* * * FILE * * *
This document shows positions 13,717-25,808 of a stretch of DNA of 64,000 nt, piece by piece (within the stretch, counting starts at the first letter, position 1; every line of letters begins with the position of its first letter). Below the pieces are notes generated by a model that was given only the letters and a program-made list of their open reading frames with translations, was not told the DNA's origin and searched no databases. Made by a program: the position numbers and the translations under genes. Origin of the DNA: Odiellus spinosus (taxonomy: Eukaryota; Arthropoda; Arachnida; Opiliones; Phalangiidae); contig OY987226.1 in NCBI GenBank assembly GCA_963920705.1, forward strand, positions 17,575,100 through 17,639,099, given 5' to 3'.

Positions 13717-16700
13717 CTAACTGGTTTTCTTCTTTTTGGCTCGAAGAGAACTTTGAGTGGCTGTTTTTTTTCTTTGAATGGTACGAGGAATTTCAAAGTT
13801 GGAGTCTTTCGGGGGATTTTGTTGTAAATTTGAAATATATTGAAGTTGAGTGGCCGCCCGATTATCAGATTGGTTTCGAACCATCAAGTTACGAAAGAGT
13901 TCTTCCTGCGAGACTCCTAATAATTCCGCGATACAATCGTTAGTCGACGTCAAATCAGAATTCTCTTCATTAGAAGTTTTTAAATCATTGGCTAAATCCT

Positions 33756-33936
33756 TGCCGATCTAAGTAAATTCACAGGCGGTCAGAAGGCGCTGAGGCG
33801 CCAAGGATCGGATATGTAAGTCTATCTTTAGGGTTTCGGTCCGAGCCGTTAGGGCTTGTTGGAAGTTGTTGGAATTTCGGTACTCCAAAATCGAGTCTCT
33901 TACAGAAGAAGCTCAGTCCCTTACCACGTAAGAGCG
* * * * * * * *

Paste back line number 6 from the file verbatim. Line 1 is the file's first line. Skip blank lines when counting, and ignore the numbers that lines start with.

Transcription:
Positions 33756-33936